So, I apparently missed that it’s been Mental Health Awareness Month for 29 days. Observant, I am not, especially when I’m in the middle of a writing push, but at least I didn’t miss it completely.
As most of you know, I’ve got anxiety. This anxiety likely stems from childhood PTSD as well as just my unique brain chemistry. I’ve got a wide range of coping mechanisms that seem to be doing a pretty decent job, but since I’ve stopped self medicating with boozamahol I’ve been a lot less social than I used to be ( but that’s another story). One of my few remaining social outings is a “supposed to be weekly but winds up happening once or twice a month” Pathfinder game that I GM. (For those of you that don’t follow pen & paper RPGs, Pathfinder is a D&D 3.5 variant)
Tragedy struck (in my mind) a few month ago when one of my players (MG) took a job in another town. I was pretty sure that the game would die off, or at least, I’d have to kill a character. Instead, my friends reminded me that we are good nerds of the modern era, so we set up a webcam and MG has been playing remotely for the last couple of months. One brain weasel silenced.
This brings to the other night. The players are doing their best to recover after a near party wipe, establishing new characters and making their way in a new town. All of a sudden, we hear a doorbell through my computer’s speakers. MG looks around, confused. The doorbell rings again. He goes to answer.
The second he leaves the frame, the brain weasels slam into high gear. MG’s door has been rung by a serial killer, and obviously that was the last I was going to see of my departed friend. I shush them, but as time drags on I become more and more convinced my friend is dead.
Of course, a few minutes later he comes back. New neighbor wanted to introduce themselves, wouldn’t take the hint to come back later. I relax.
Out of curiosity, I ask for a show of hands. “How many of you thought MG was a dead man when he walked off camera.”
Two hands go up immediately. The other three players (I have a 5 player group) look at us with expressions ranging from confusion to incredulity. The three of us with our hands raised share an ‘anxiety-five’ and everything goes back to normal.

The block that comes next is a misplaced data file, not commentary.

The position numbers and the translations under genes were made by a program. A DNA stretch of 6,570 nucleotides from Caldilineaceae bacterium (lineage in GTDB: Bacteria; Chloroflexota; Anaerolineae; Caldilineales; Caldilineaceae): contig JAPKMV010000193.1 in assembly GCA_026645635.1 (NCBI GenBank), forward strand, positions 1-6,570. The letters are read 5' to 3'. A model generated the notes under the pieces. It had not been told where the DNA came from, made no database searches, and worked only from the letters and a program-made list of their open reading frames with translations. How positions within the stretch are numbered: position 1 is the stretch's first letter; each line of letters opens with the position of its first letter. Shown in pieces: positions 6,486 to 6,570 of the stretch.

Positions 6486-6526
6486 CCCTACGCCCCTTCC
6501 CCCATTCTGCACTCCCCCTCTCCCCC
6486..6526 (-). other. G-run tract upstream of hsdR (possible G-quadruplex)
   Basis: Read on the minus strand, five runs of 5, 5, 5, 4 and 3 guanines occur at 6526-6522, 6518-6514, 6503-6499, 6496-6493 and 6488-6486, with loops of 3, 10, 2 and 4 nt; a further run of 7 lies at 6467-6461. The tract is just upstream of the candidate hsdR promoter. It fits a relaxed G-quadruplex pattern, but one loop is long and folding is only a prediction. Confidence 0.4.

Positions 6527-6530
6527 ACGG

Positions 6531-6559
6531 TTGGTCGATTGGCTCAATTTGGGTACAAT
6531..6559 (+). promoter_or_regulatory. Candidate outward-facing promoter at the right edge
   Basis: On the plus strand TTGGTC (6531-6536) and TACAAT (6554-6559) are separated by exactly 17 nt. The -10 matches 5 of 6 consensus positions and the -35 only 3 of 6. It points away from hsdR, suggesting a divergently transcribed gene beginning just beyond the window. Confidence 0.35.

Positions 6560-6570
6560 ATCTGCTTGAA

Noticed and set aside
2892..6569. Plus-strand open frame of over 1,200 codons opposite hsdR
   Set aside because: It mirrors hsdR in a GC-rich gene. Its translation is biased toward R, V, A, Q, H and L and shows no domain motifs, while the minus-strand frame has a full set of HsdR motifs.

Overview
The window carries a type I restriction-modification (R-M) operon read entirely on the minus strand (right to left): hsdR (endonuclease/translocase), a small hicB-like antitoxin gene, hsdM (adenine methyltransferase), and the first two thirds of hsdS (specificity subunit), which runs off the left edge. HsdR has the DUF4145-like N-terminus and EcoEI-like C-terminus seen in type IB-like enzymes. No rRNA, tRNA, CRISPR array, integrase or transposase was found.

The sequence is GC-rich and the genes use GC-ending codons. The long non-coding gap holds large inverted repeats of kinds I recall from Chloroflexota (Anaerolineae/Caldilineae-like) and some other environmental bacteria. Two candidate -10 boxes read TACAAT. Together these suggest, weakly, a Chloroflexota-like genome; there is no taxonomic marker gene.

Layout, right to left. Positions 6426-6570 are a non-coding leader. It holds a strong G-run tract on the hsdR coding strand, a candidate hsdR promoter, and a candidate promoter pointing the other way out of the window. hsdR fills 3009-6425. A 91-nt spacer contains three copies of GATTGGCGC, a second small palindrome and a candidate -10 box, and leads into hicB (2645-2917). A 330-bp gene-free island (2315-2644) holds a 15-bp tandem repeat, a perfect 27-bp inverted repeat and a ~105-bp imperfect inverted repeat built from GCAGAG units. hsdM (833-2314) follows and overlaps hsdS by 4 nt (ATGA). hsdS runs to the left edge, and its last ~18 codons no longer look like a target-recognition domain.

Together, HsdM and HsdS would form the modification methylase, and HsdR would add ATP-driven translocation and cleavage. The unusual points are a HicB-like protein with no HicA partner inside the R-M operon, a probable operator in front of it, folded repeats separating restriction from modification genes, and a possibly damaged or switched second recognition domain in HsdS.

Now, some of you are probably thinking “Wait, that’s it? End of anecdote?” and yeah, I hate to break it to you, that’s a lot of what anxiety is (at least for me), a crippling amount of buildup to not much. Sorry.
I’m writing this because it’s MHAM (mmmmm ham….) and it’s a good example of the little things I have to deal with every day. It’s not much, in the grand scheme of things, but that’s ok. A friend told me this year that relative severity is not a great measure of personal impact, and I’ve spent the last few months realizing that’s true. Sure, someone might have it worse than you, but that doesn’t mean what you’re feeling doesn’t suck.
So, basically, if that story feels familiar to you, don’t be afraid to talk it out with someone, or look into treatment, or whatever you think will work for you. Just, try not to bottle it up, push it down. That shit can lead to worse problems later, believe me, I know.
And, most importantly, I guess, if that feels familiar, know that it’s not just you. Know that you’re not alone.
And if that story felt strange and foreign to you, but you ket reading, Congratulations! You now know a little bit of what it’s like to live with anxiety. Consider yourself more aware.